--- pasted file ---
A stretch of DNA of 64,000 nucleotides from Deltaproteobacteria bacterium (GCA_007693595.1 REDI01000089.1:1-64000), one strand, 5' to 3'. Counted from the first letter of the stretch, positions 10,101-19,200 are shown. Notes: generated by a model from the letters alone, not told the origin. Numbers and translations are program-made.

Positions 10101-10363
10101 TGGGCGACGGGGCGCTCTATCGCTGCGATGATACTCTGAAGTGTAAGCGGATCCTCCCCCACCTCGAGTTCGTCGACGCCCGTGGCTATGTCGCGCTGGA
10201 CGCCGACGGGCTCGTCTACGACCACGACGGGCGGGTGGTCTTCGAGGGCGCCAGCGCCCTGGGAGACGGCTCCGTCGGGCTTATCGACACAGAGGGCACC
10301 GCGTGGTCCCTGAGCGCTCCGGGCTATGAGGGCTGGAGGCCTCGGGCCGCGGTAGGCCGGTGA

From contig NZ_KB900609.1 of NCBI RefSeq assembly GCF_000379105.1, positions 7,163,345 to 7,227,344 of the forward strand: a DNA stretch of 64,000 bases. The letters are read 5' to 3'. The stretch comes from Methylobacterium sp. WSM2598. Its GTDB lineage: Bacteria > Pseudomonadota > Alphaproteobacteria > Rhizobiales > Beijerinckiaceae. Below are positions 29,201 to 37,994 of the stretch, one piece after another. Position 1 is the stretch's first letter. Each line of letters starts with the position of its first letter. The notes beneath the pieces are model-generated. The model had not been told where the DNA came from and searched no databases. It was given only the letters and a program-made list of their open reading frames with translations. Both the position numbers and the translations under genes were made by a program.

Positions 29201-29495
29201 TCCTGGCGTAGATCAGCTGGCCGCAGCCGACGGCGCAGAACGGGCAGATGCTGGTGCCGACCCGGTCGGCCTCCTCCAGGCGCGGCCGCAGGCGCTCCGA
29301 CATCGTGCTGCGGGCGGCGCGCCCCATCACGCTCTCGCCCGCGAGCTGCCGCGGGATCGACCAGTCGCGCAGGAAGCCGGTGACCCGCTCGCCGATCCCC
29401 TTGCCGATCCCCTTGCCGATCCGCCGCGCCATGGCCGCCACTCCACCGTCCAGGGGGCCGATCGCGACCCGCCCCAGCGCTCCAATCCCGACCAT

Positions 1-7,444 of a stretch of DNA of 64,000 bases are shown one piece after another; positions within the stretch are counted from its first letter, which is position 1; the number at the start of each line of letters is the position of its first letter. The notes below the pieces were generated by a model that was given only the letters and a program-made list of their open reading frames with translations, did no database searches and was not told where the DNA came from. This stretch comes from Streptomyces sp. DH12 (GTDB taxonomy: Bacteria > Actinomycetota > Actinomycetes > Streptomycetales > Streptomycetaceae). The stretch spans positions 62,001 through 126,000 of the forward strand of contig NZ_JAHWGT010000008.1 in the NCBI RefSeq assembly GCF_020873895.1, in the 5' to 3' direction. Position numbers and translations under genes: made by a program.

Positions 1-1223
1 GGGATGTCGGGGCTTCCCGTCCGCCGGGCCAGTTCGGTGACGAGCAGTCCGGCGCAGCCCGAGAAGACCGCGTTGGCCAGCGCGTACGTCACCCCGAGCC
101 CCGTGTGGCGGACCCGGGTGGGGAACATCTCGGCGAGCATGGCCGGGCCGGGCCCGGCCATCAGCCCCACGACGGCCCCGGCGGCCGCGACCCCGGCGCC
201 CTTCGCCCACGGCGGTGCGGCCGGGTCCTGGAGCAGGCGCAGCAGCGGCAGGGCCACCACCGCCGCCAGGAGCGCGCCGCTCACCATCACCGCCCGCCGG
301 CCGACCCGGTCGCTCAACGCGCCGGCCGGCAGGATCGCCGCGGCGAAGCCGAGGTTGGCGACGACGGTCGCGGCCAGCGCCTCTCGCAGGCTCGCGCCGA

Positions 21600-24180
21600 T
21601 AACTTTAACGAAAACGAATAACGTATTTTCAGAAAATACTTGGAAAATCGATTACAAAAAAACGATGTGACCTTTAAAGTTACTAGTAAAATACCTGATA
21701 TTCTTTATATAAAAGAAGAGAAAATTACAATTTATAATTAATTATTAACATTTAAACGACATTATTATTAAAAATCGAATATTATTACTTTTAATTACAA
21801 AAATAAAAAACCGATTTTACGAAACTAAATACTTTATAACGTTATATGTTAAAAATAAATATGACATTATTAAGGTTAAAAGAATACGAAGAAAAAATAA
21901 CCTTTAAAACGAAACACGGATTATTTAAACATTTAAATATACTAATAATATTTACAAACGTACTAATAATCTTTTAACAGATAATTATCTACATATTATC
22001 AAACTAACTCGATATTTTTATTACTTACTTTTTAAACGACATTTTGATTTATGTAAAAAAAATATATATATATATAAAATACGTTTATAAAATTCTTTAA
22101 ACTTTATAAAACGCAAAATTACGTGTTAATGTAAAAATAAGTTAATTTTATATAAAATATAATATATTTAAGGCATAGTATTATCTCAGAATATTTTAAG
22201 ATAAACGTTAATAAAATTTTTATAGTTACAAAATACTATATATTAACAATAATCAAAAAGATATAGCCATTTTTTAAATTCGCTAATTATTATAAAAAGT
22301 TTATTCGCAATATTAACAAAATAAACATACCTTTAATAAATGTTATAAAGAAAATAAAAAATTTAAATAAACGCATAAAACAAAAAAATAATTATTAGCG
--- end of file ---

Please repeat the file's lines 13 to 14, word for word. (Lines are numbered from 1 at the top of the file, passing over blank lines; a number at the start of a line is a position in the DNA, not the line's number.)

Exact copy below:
1 GGGATGTCGGGGCTTCCCGTCCGCCGGGCCAGTTCGGTGACGAGCAGTCCGGCGCAGCCCGAGAAGACCGCGTTGGCCAGCGCGTACGTCACCCCGAGCC
101 CCGTGTGGCGGACCCGGGTGGGGAACATCTCGGCGAGCATGGCCGGGCCGGGCCCGGCCATCAGCCCCACGACGGCCCCGGCGGCCGCGACCCCGGCGCC